Michigan Senate OKs Incentives After Ford Expands in South

GM CEO Mary Barra gave a strong hint that Michigan may get an electric vehicle battery factory.

FILE - A battery is lifted into place for installation in the Chevrolet Bolt EV at the General Motors Orion Assembly plant, Nov. 4, 2016, in Orion Township, Mich. Michigan would create new economic development funds to help the state land major business expansions, including possible electric vehicle and battery plants, under fast-tracked bills that received initial approval Wednesday, Dec. 8, 2021.
FILE - A battery is lifted into place for installation in the Chevrolet Bolt EV at the General Motors Orion Assembly plant, Nov. 4, 2016, in Orion Township, Mich. Michigan would create new economic development funds to help the state land major business expansions, including possible electric vehicle and battery plants, under fast-tracked bills that received initial approval Wednesday, Dec. 8, 2021.
AP Photo/Duane Burleson, File

LANSING, Mich. (AP) — The Michigan Senate on Thursday quickly endorsed bills that would boost job-creation and expansion incentives offered to businesses, amid efforts to land unspecified major projects in the auto industry as it shifts to greener technology.

The 27-10 votes came a day after the House approved identical legislation. Final action will not occur until next week due to legislative rules and because lawmakers are discussing how much funding to put into the newly proposed Strategic Outreach and Attraction Reserve Fund.

The measures, backed by Democratic Gov. Gretchen Whitmer as a “once-in-a-lifetime opportunity to expand our economic development toolkit,” could give legislators more involvement in deals. That is because they would control when money is transferred from the account into new site readiness and critical industry funds, from which the state's economic development board could disburse incentives to companies.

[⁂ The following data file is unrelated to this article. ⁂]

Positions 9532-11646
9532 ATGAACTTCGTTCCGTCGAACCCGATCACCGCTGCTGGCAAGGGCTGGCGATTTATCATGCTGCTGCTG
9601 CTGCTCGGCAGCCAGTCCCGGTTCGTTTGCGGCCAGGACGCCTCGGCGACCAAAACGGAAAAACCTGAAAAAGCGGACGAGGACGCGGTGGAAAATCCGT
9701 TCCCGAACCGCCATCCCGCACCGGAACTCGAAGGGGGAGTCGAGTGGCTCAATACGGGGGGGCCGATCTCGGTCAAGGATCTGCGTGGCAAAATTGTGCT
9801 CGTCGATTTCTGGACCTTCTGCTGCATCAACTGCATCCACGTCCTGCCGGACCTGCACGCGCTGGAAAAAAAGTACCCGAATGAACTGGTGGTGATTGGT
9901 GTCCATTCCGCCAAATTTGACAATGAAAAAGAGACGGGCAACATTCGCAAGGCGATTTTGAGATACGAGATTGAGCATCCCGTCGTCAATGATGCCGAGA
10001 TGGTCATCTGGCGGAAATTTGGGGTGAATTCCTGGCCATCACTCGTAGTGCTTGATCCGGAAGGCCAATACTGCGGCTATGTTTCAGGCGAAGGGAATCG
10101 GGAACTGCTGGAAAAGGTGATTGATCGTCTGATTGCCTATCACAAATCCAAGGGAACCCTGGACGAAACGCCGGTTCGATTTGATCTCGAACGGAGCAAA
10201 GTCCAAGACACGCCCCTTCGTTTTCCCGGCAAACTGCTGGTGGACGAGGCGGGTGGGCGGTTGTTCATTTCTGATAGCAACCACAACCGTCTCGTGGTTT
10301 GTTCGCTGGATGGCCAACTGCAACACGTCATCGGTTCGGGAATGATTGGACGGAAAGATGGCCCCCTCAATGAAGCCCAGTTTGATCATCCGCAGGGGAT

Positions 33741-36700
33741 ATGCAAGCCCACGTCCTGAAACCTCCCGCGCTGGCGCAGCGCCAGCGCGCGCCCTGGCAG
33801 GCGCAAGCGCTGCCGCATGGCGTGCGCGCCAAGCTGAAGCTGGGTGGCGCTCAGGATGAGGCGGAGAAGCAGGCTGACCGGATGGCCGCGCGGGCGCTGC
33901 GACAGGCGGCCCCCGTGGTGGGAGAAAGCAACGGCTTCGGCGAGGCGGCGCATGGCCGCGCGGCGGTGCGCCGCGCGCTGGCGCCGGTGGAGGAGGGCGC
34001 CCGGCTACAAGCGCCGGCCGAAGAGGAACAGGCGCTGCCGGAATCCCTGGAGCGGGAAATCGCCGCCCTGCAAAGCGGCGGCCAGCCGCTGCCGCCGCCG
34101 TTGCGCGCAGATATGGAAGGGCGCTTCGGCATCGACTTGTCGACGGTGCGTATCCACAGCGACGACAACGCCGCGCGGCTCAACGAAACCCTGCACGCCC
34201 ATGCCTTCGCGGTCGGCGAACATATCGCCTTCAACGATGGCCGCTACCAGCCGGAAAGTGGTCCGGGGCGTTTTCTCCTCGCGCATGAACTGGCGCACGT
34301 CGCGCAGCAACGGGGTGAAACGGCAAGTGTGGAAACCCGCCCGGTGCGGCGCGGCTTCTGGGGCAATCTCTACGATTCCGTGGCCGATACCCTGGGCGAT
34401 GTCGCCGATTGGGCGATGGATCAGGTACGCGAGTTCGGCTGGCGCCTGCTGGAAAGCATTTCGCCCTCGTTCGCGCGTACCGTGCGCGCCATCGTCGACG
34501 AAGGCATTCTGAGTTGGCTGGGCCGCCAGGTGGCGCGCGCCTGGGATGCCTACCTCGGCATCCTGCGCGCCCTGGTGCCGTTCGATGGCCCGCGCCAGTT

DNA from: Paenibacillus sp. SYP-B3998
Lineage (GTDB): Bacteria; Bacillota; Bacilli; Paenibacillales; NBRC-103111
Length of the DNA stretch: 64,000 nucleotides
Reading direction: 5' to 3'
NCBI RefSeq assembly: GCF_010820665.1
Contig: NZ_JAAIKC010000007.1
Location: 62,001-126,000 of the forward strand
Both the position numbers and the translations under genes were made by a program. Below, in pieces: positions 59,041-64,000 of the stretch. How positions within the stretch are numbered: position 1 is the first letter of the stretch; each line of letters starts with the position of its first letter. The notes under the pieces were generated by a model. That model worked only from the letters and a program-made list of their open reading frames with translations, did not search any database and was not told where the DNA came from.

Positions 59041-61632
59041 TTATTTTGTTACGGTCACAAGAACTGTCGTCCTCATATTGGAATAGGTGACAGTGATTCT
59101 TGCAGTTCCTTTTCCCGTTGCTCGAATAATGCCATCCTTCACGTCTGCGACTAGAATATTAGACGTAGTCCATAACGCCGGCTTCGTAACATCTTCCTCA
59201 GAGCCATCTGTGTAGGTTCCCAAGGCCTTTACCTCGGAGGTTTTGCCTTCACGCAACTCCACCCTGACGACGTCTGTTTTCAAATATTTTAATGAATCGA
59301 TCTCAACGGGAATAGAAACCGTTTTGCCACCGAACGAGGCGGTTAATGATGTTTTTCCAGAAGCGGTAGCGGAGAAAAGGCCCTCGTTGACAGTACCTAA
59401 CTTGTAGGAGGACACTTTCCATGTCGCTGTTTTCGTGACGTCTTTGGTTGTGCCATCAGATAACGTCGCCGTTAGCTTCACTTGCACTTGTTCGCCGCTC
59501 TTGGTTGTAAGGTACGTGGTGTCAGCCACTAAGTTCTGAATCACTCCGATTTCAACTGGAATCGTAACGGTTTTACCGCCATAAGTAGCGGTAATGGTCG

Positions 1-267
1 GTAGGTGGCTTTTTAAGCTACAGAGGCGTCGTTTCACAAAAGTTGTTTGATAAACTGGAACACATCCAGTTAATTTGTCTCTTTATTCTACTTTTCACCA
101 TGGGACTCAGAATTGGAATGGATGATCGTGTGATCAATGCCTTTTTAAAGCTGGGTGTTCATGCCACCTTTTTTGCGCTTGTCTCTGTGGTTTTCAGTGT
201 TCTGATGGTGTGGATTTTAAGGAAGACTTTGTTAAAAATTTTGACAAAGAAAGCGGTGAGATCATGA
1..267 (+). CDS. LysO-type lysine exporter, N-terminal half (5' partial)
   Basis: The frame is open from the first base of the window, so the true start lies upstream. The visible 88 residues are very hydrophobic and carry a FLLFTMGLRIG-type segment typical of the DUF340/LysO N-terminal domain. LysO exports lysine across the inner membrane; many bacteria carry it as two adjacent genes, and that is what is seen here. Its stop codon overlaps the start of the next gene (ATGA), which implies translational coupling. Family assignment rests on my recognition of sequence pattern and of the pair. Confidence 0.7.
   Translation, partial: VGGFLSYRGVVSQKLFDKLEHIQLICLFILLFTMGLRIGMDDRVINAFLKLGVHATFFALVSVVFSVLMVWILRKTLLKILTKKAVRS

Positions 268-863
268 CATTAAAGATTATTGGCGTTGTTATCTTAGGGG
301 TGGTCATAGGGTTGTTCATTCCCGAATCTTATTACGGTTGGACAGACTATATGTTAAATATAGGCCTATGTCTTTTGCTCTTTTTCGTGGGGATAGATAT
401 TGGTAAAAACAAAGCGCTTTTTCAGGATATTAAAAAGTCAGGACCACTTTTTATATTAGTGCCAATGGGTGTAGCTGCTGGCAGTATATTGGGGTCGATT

The fast-tracked measures came less than three months after Dearborn-based automaker Ford announced plans to build three electric-vehicle battery factories and an auto assembly plant in Kentucky and Tennessee, creating an estimated 10,800 jobs.

Sen. Curt VanderWall, a Ludington Republican sponsoring one of the bills, said Detroit-based General Motors is eyeing some expansions.

The legislation “allows us to negotiate and make sure that we take care of Michigan businesses ... the ones that we want to keep here and not leave our area,” he said. “It's extremely important right now that we give Michigan the tools to be able to compete for those jobs and those businesses.”

GM CEO Mary Barra gave a strong hint Thursday that Michigan may get an electric vehicle battery factory. When asked during an appearance at the Automotive Press Association if Michigan has a chance to get a plant, she said discussions with the state are ongoing.

"In the not-too-distant future, we’ll be able to answer that question,” Barra said in Detroit, adding that an announcement would likely come in weeks, not months.

GM has plans to build four North American battery factories. Locations of two have been announced, in Ohio and Tennessee. Building a Michigan plant would make sense because the company has plans for at least two electric vehicle assembly factories in the state.

Ford's announcement caught legislators off guard and “probably tipped the scales” to persuade them to do something two years after allowing a 2017 tax incentives program geared at large-scale business expansions to expire, VanderWall said.

“We're actually going to have sites that are shovel-ready,” he said, so businesses “can be up and running in a much quicker time than what we have currently.”

Seven of 21 Republicans and three of 16 Democrats voted against the bills in the GOP-led chamber, with one member absent. They said corporate subsidies leave less to spend on other government priorities.

“How is it morally fair to collect taxes from the thousands of businesses paying into the state treasury only to pay that same money out to larger businesses or even others that may be in fact a direct competitor to an existing business in our state?” said Sen. Tom Barrett, a Charlotte Republican.

Supporters say the legislation has detailed criteria that the Michigan Strategic Fund board would have to consider and document before approving a grant, a loan, financing or other assistance for site development and business investment. Lawmakers would be notified of proposed changes and actual modifications to a written agreement.

The House and Senate budget committees would have to approve transfers from a main fund, known as SOAR and overseen by the state Department of Labor and Economic Opportunity, before the Michigan Strategic Site Readiness Fund and the Critical Industry Fund could be tapped for deals.

“This really does give the Legislature a credible voice in these processes so we have an understanding of the macro, we have some information about some of the emerging opportunities for the state and we can keep Michigan as the place where things are made,” said Rep. Ben Frederick, an Owosso Republican.

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